Cell lines and cell culture

Eight human cancer cell lines were used in these studies. All the cell lines were obtained from Bioresource Collection and Research Center (BCRC, Taiwan). DU145 is human prostate cancer cell line and incubated in Eagle's Minimum Essential Medium. Hep G2 is human liver hepatocellular carcinoma and this cell line was incubated in Eagle’s Minimum Essential Medium. SCC9 is oral squamous cell carcinoma and this cell line was incubated a 1:1 mixture of Dulbecco's modified Eagle's medium and Ham’s F12 medium. H441 is human adenocarcinoma of the lung and incubated in RPMI-1640 medium. AGS is human gastric cancer cell line, and the cell was incubated in F-12K Medium. WiDr is colorectal adenocarcinoma and incubated in Eagle’s Minimum Essential Medium. K562 is human leukaemia cell line and incubated in Iscove's Modified Dulbecco's Medium. All cell lines were cultured in medium supplemented with 10% FBS (Gibco BRL) and antibiotic. These cell lines were routinely maintained at 37°C in a humidified atmosphere of 5% CO2 and 95% air.

XTT assay

Cells (1.0 × 104) were incubated with different concentrations of compounds in 200 μl of medium in 96-well plate for 24 hr. Cell viability was determined by the XTT assay. The yellow tetrazolium salt XTT is reduced to a formazan dye by dehydrogenase enzymes in active cells. The formazan produced is proportional to active cells. In brief, a freshly prepared XTT-PMS labelling mixture (50 μl) was added to the medium. The absorbance was measured at 450 nm.

Wound scratch migration assay

Cell migration assay was performed using a scratch woundhealing format. The anti-migration of test compounds was further examined in AGS cell line. When the cell is confluent in a 6-well plate, cells were then scratched and treated with different concentrations of compounds. Cell migration was monitored by microscopy.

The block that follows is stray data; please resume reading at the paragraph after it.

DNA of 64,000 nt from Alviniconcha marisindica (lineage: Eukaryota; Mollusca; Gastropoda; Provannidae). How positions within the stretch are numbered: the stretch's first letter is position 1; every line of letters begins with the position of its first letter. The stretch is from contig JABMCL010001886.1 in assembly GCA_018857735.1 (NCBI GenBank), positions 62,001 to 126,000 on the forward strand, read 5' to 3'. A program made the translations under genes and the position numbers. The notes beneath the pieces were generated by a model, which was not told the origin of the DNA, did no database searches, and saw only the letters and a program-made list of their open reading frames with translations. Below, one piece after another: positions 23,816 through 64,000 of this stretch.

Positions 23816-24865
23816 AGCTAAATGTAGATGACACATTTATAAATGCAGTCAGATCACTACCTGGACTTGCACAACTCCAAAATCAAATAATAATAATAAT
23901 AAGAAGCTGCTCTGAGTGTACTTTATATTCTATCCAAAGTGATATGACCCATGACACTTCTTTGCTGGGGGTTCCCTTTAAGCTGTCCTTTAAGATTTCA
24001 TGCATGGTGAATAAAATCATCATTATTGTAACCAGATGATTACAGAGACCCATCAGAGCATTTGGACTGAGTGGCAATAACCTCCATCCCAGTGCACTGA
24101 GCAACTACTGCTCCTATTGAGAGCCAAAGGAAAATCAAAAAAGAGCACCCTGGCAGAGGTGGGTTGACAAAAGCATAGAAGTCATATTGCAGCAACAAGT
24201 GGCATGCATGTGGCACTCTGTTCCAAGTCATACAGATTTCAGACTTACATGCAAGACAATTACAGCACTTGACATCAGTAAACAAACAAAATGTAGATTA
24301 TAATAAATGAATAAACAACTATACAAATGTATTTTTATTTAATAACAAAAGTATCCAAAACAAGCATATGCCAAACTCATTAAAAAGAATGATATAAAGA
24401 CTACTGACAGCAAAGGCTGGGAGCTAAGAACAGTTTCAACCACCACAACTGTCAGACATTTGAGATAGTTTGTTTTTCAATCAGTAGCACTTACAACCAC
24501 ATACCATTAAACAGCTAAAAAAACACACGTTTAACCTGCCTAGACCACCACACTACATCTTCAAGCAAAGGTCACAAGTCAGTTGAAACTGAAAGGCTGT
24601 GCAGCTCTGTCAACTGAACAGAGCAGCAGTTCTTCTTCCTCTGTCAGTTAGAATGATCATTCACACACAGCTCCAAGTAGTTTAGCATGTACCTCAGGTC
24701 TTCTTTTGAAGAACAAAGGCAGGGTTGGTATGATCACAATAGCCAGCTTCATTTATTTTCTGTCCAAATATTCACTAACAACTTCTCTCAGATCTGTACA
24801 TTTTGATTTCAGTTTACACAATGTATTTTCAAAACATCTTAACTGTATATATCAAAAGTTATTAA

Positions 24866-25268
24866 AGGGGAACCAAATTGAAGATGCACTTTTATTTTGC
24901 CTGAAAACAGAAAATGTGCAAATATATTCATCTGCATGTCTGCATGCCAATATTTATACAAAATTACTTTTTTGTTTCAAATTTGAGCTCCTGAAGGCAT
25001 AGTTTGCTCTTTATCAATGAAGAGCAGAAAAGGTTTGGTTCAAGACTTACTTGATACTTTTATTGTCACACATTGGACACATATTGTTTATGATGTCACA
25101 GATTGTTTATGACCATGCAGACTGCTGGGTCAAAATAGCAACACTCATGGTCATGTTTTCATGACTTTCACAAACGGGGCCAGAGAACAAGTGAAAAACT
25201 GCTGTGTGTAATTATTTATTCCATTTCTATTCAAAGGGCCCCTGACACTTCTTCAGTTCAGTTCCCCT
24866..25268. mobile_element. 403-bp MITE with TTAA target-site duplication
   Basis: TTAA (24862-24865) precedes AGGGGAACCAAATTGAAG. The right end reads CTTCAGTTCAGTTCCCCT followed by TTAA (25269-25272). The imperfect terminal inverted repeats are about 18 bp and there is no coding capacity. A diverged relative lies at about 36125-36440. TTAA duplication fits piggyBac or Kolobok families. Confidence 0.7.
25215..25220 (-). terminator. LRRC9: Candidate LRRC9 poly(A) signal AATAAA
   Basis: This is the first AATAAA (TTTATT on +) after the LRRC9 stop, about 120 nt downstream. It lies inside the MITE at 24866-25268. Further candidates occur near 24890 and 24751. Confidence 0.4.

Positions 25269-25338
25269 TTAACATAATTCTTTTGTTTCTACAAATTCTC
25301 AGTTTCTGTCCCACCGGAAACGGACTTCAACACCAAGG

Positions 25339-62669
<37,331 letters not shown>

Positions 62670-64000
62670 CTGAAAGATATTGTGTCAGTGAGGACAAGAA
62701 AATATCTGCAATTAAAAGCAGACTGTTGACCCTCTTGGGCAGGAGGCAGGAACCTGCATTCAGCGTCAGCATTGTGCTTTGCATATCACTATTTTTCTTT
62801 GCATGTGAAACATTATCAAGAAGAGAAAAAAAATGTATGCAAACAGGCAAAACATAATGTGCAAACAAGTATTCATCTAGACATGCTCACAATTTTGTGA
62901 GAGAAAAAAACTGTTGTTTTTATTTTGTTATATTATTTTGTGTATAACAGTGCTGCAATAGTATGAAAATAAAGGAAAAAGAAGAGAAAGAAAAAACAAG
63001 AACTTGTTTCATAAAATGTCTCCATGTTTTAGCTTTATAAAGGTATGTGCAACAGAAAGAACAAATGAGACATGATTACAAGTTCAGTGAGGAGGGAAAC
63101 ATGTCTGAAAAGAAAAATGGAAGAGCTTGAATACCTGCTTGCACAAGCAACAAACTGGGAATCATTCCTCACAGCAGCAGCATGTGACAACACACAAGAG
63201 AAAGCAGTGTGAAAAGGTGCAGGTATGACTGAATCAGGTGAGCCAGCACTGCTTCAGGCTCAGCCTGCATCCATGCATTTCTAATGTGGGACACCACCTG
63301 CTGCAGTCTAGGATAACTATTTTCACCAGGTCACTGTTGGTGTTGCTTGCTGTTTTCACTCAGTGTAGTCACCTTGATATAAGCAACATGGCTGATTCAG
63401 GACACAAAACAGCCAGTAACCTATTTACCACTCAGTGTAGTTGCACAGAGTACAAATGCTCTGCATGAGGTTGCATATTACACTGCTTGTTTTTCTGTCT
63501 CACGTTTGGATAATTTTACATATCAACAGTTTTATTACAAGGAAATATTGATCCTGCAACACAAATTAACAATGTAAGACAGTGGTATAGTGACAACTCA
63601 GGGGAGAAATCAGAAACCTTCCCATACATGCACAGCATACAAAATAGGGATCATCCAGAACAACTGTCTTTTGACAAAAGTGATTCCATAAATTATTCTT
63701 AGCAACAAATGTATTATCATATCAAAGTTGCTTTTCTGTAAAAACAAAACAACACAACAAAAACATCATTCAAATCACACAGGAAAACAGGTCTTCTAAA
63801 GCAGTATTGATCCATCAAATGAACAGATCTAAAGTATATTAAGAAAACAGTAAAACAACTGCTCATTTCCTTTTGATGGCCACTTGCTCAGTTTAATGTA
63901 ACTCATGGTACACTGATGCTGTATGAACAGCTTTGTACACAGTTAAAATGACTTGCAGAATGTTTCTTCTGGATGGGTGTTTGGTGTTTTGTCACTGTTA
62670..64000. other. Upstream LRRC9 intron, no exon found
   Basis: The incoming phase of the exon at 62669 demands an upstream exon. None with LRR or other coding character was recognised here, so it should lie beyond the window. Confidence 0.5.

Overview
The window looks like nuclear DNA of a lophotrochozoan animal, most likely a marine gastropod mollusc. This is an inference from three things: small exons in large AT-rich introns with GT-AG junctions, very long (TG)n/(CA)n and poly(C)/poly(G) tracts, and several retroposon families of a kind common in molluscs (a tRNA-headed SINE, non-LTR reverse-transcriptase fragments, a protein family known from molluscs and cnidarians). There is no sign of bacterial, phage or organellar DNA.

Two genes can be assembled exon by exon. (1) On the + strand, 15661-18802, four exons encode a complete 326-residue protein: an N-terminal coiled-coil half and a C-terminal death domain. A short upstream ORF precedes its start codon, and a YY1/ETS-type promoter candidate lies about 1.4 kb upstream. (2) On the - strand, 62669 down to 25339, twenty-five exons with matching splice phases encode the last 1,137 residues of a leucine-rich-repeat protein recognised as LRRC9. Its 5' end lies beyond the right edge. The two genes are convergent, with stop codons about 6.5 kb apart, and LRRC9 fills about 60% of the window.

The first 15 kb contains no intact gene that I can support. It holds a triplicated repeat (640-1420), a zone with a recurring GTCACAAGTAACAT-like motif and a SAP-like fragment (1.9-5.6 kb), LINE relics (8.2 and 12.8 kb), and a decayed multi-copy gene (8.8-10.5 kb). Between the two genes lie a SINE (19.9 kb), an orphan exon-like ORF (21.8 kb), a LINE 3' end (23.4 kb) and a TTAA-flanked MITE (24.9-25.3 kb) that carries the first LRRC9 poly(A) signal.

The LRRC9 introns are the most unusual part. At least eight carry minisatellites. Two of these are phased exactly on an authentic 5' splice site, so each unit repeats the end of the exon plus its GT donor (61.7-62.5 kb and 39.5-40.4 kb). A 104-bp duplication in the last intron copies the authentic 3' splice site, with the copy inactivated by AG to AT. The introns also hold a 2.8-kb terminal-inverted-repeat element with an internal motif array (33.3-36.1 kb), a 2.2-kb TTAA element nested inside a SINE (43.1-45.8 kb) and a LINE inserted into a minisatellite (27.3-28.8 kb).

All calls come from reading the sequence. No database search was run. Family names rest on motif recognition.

Matrigel invasion chamber assay

The anti-invasion of test compounds was further examined in AGS cell line. Briefly, the upper sides of the transwell inserts (8 μm pore size) were coated with Matrigel per insert in 24- well plates. 5 × 105 cells were seeded in 500 μL serum-free medium in each upper chamber. The bottom well were added with different concentrations of compounds in 500 μL medium with 10% FBS. After incubation, the non-invasive cells were removed from the upper surface of the membrane with cotton swab, and the invasive cells on the under surface of the membrane. The under surface of the membrane were stained with Giemsa stain solution.

Statistical analysis

All experiments were carried out at three times and at least triplicate. The results were expressed as the average of the mean values ± Standard Deviation (SD). Analysis of the data was done with SigmaPlot software (Version 8.0, SPSS Scientific, Chicago, IL, USA) and SigmaStat (Version 2.03, SPSS Scientific) run on an IBM-compatible computer.

Results

Anti-proliferation of compounds in cancer cell lines